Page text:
Handedness in Doc MJust 10% of people are left-handed – so where a singular accessible toilet exists, it will usually be right-handed. But when more than one accessible toilet is provided, it’s best practice to cater for both right- and left-handed preferences. However, there is some confusion around the labelling of left-handed (LH) and right-handed (RH) facilities – so we’ve created this short guide to help you when selecting a Doc M pack.
First things firstIt’s important to note that Doc M grab rail packs are not handed – it’s the way they are configured that determines whether a space is left or right-handed. But sanitaryware elements are often handed – for example basins and toilet cisterns where holes for the tap / flush lever need to be on the left or the right. Room layouts may be influenced by the size and shape of the room (allowing for a turning circle), which side the door is hung, and also by the location of infrastructure such as mains water and drainage. Regardless of these factors, however, you should offer a right-handed option if your premises has only one accessible toilet, and both RH and LH options if you have more than one accessible toilet. Of course, care must always be taken to ensure that the positioning of all products within the room adhere to overall Doc M regulations.
Transfer versus layoutAcross the marketplace, there are differences in the ways that manufacturers refer to their Doc M packs, and this can make selecting the correct pack confusing. Some manufacturers label their packs according to room layout, and some according to transfer. A left-hand layout means that the toilet and basin are positioned in the left-hand corner of the room as you face the toilet. The basin and the fixed grab rail will be to the right of the user when they are seated on the toilet, which means this layout can also be called a right-hand transfer. A right-hand layout means that the toilet and basin are positioned in the right-hand corner of the room as you face the toilet. The basin and the grab rail will be to the left of the user when they are seated on the toilet, which means this layout can also be called a left-hand transfer.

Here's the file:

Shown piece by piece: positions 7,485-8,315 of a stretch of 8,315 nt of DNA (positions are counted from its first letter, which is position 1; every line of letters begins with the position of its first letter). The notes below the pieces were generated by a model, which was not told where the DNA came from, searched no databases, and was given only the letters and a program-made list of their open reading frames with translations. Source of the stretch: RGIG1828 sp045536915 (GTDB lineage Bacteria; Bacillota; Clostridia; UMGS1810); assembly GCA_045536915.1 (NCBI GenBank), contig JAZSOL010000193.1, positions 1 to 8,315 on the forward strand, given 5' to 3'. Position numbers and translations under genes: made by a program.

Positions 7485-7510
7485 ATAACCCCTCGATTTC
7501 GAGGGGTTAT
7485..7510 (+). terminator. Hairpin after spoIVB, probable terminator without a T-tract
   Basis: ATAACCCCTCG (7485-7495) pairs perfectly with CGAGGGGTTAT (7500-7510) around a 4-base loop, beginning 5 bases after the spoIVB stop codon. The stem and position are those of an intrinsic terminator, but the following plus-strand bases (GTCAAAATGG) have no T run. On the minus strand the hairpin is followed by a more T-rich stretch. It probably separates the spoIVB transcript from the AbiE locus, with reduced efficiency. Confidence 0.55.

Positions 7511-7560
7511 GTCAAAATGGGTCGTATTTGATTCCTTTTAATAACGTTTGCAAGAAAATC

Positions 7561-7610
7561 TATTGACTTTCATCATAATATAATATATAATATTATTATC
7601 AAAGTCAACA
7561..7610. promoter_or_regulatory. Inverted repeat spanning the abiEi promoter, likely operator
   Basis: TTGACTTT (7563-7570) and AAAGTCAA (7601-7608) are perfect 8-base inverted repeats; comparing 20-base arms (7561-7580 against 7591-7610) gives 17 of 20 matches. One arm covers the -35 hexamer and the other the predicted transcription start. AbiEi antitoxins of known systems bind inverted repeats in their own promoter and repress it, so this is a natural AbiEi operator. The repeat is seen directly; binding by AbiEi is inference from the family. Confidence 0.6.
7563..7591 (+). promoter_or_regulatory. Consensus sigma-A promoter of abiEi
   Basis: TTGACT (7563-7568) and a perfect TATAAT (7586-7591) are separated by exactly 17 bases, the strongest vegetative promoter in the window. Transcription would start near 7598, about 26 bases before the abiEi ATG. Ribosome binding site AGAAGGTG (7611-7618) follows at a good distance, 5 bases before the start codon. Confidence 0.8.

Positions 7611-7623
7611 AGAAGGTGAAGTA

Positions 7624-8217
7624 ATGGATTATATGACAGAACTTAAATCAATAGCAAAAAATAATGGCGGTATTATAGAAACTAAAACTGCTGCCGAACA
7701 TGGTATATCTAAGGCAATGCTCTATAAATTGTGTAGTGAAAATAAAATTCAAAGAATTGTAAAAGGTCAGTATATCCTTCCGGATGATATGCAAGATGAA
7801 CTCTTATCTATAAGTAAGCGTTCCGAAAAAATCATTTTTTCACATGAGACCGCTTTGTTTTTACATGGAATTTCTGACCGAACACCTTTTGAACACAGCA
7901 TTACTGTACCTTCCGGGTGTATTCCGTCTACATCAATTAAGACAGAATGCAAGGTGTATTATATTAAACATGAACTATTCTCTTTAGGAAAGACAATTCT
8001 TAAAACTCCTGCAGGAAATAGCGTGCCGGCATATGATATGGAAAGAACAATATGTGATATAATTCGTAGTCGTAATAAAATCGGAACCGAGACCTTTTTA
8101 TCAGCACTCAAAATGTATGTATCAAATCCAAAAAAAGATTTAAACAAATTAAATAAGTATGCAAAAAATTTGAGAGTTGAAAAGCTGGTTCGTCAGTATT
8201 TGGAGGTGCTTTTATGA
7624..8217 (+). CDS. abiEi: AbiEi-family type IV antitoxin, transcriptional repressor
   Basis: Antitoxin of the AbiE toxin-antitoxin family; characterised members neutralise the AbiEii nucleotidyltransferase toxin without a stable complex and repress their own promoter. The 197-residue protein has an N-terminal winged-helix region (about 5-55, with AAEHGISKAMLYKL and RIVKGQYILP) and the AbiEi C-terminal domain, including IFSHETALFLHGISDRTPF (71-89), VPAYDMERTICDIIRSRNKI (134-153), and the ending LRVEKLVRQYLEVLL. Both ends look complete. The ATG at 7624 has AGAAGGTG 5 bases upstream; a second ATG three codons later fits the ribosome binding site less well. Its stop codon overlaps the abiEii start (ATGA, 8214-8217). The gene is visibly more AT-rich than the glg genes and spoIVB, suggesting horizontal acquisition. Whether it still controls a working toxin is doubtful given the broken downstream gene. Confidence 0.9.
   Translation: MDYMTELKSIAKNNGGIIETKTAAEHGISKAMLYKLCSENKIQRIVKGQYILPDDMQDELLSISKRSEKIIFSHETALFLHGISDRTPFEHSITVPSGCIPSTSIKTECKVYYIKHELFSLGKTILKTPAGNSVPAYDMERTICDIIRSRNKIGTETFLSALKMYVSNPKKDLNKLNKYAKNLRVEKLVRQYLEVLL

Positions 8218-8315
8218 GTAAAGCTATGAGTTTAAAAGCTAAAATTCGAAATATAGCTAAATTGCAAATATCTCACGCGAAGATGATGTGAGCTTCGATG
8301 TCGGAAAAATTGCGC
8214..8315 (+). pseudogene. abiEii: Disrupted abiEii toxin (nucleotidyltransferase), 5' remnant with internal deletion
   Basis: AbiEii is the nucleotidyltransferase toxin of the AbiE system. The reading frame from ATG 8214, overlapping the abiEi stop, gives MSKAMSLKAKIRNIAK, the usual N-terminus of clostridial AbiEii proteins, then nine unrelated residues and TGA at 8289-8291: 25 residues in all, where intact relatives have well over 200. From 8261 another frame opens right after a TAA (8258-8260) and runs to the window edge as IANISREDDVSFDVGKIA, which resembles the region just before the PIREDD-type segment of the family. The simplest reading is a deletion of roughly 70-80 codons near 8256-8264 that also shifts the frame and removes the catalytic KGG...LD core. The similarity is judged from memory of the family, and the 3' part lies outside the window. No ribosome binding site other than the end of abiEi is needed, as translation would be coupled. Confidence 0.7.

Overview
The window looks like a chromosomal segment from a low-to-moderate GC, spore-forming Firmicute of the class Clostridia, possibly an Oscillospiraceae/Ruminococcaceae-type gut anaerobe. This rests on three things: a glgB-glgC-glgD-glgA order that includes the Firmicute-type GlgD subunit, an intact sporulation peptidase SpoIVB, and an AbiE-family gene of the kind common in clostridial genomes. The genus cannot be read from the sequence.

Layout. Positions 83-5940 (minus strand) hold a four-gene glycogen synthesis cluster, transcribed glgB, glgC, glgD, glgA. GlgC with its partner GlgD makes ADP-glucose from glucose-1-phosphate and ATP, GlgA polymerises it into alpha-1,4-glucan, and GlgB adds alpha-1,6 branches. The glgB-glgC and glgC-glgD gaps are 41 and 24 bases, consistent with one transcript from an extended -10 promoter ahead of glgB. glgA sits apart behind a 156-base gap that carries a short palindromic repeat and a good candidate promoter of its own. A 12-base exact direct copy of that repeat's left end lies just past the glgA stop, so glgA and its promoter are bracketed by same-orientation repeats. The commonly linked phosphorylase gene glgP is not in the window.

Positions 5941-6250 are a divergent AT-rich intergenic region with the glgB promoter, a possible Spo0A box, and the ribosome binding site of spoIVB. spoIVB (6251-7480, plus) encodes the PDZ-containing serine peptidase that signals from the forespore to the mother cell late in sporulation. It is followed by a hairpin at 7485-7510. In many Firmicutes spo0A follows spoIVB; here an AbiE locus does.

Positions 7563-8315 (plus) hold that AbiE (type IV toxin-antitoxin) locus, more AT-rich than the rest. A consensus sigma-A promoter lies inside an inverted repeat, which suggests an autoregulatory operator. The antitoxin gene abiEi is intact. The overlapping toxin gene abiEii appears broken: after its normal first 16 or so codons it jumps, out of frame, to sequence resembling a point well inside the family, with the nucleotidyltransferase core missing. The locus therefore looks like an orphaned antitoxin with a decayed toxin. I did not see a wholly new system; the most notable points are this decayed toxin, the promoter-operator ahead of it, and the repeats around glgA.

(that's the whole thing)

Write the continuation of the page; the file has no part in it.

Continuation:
How do NYMAS Group define left- and right-hand rooms?At NYMAS Group, we define a handed room by transfer type. To understand transfers, think about how a wheelchair user gets from their chair to the toilet. They manoeuvre their chair into position alongside the pan, facing outwards. Then they reach across and hold the grab rail, using it to move themselves sideways onto the pan.
- If the user needs to move to the left to exit the wheelchair and get onto the pan seat, this is known as ‘left-hand transfer’.
- If movement is required to the right, this is a ‘right-hand transfer’.